Nash an owner now, but don't expect histrionics
BY MARC WEBER
VANCOUVER - He's not going to go all Mark Cuban on us - turning B.C. Place into his personal playground where no official, or opposing player's mom, is safe from his vitriol.
He's not going to morph into Drew Carey, either - leading a marching band through downtown Vancouver, swilling post-game pints with the locals.
"Nah, not really my style," Steve Nash said Thursday at the grand opening of his second Steve Nash Sports Club, this one in Richmond, B.C.
When it comes time for Major League Soccer's launch in Vancouver, Nash will be front and centre.
His secretive stake in the franchise - set to begin play in 2011 and almost certainly to be called the Whitecaps - is irrelevant.
Like his former NBA employer Cuban in Dallas, or Seattle's showbiz MLS owner Carey, Nash will be the face, and not just because nobody knows what current Caps owner Greg Kerfoot looks like.
Victoria-raised Nash walks on rain puddles in B.C., and he's a global star.
Slam magazine just placed the two-time NBA MVP in their top 50 greatest players of all-time. Time magazine in 2006 declared him one of the 100 most influential people in the world.
He can take the MLS franchise where none of its other owners can - onto the pages of the New York Times and L.A. Times and into late-night talk show studios.
So, what kind of owner will Nash be?
"Obviously I'm precluded from being that hands-on right away because of my job (dishing out assists and scoring the odd basket for the Phoenix Suns), but my heart is really into it,'' said Nash, who's hoping to sign a final three- year extension with the Suns.
"At this stage, I can share all the experience and, hopefully, wisdom I've gained as a professional athlete and help shape the philosophy of the residency program and the club itself.
"Other than that, I just want to be a super fan. No matter if I can make all the games or not, I'll be watching on TV or meeting them on the road."
The Whitecaps residency program, which recruits and trains young talent for the senior team or for sale on the international market, is of particular interest to Nash, whose passion for youth development has long been evident through his Steve Nash Foundation and his commitment to the Steve Nash Youth Basketball League.
So while fans may be all a-twitter over the prospect of Nash one day delivering one of his superstar soccer buddies to Vancouver under MLS's designated player rule - "Spent the day with AC Milan. Maldini, Ronaldinho, Kaka, Beckham all great guys!" read a Nash tweet a month ago - they should know he's more focused on seeing a local kid mirroring his own rise from obscurity to superstardom.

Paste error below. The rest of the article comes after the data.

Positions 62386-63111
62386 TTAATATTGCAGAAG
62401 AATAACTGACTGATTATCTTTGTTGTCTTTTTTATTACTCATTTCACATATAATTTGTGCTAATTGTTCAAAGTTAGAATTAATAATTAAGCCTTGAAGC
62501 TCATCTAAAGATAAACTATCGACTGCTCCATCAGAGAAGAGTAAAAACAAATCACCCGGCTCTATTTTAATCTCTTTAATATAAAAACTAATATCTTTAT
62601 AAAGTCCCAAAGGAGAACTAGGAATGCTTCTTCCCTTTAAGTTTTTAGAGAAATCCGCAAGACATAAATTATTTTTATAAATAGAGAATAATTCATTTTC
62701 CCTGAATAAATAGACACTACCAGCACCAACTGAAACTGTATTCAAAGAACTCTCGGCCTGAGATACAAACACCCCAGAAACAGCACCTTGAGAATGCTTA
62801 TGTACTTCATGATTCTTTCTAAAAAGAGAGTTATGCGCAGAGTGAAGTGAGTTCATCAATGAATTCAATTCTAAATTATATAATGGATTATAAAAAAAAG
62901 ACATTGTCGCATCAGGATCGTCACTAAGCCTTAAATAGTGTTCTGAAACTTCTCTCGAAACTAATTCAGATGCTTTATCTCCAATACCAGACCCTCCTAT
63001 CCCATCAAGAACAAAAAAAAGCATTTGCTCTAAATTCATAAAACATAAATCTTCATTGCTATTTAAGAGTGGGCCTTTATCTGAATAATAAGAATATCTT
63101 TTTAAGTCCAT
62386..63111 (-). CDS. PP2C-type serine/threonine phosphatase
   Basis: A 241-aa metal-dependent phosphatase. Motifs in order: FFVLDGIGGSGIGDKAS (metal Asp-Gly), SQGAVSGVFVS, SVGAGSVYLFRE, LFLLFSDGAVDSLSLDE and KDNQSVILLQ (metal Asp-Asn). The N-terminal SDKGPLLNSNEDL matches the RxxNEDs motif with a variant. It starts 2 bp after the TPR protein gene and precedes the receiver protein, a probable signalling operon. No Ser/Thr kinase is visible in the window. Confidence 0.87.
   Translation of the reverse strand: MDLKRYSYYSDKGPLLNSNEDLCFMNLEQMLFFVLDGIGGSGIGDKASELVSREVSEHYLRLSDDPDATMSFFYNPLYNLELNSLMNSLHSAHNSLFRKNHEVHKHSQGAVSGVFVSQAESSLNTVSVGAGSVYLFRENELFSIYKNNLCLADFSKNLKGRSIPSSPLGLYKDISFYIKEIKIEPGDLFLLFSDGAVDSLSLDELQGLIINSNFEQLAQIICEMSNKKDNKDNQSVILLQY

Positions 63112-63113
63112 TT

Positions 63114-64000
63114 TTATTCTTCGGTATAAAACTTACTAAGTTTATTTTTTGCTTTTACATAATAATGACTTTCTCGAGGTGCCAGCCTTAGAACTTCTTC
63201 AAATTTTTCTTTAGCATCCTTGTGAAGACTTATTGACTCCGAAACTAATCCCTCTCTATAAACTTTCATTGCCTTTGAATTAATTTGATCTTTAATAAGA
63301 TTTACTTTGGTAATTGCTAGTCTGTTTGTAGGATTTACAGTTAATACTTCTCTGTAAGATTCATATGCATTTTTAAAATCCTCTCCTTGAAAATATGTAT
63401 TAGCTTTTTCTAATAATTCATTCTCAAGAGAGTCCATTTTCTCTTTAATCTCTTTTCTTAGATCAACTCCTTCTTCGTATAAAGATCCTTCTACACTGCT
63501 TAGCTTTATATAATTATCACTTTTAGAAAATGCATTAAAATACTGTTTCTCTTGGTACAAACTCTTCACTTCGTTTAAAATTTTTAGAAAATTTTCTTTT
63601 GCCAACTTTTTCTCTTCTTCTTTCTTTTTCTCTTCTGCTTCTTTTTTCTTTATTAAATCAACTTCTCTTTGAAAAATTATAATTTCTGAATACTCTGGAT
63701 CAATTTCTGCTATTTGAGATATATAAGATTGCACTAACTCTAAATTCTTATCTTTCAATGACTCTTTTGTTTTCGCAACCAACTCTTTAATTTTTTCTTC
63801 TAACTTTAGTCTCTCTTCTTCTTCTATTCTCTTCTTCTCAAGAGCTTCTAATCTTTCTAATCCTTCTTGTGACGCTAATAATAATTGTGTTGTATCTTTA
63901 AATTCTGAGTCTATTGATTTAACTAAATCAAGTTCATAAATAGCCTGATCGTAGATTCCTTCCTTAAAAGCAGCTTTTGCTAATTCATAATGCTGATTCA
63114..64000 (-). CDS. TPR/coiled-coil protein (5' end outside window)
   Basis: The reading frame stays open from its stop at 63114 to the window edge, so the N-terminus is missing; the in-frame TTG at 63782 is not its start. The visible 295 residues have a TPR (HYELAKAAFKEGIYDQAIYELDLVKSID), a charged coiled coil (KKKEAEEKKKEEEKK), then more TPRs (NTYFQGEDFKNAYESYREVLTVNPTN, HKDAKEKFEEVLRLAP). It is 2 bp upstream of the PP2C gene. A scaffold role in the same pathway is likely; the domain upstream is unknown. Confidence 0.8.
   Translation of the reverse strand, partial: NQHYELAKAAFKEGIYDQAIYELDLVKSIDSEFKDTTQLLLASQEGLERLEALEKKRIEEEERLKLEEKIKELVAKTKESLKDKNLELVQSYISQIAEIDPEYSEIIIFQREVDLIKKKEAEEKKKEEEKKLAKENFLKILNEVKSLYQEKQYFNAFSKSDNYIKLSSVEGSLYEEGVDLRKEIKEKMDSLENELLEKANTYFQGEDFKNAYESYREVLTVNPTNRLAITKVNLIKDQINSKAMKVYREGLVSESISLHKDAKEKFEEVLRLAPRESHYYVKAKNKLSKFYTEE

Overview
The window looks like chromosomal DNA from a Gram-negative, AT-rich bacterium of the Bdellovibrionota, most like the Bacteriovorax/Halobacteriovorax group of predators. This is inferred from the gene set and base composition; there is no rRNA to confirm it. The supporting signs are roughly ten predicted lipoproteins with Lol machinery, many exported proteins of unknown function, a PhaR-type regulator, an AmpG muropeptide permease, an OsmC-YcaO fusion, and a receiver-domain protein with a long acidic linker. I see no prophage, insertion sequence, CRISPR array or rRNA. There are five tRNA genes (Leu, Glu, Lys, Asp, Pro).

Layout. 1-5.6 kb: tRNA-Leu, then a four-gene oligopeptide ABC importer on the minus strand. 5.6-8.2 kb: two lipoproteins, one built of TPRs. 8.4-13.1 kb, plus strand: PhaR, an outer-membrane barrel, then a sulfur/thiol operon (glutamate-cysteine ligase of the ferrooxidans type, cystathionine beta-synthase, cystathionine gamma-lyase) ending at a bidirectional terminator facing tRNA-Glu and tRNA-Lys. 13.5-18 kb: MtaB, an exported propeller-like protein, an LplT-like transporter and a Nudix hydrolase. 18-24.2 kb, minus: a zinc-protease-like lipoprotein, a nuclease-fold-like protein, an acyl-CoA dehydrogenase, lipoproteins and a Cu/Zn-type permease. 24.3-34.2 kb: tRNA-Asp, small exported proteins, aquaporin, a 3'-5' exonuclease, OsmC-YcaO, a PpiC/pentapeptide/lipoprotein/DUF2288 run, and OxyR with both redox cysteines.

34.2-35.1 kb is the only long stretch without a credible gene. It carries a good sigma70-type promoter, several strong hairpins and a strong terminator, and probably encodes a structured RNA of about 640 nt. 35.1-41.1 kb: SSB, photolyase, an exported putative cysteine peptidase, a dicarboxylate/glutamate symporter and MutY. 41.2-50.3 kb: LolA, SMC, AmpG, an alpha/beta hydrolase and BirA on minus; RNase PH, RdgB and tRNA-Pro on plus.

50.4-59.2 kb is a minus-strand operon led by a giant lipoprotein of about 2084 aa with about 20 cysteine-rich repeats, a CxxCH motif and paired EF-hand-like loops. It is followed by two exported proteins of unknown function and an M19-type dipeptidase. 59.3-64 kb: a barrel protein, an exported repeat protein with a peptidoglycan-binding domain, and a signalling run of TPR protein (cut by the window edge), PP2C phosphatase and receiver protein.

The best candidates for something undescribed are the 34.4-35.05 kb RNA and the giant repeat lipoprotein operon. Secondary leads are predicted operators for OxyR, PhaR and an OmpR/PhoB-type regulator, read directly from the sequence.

"The franchise player sounds romantic and sexy, and if there's one of my buddies in Europe that's a fit for our franchise, I'll absolutely put on the full-court press,'' said Nash, a close friend of 31-year-old Barcelona striker Thierry Henry.
"But I think we want to build a club that feeds off its foundation. Developing young players from our community and young players we recruit.
"It's exciting for me to see kids get the opportunity to excel on par with anyone in the world. We have the intellectual capacity, the facilities and the resources to make that happen.''
Philosophy. Intellectual capacity. So much of what Nash - a sociology major in his day at Santa Clara - will bring is impossible to quantify. The way Nash talks about Kerfoot is the way people talk about Nash.
"It's not easy to come by a guy who's willing to invest and fight for his club with the purest of motives," Nash said.
Living in Phoenix and New York with wife Alejandra and twin four-year-old girls, Lola and Bella, it's too soon, Nash said, to think about how much time he'll spend in Vancouver once his basketball career ends.
The 35-year-old is serious about pursuing another passion - filmmaking - and his foundation, which is sure to grow, already takes up 20 hours of his week.
"It all really just depends on my life goals and where and when the club needs me," he said. "It's a passion of mine, I've been a fan for 35 years, and I want to be part of developing it into one of the premiere clubs in the world, specifically in this part of the world."
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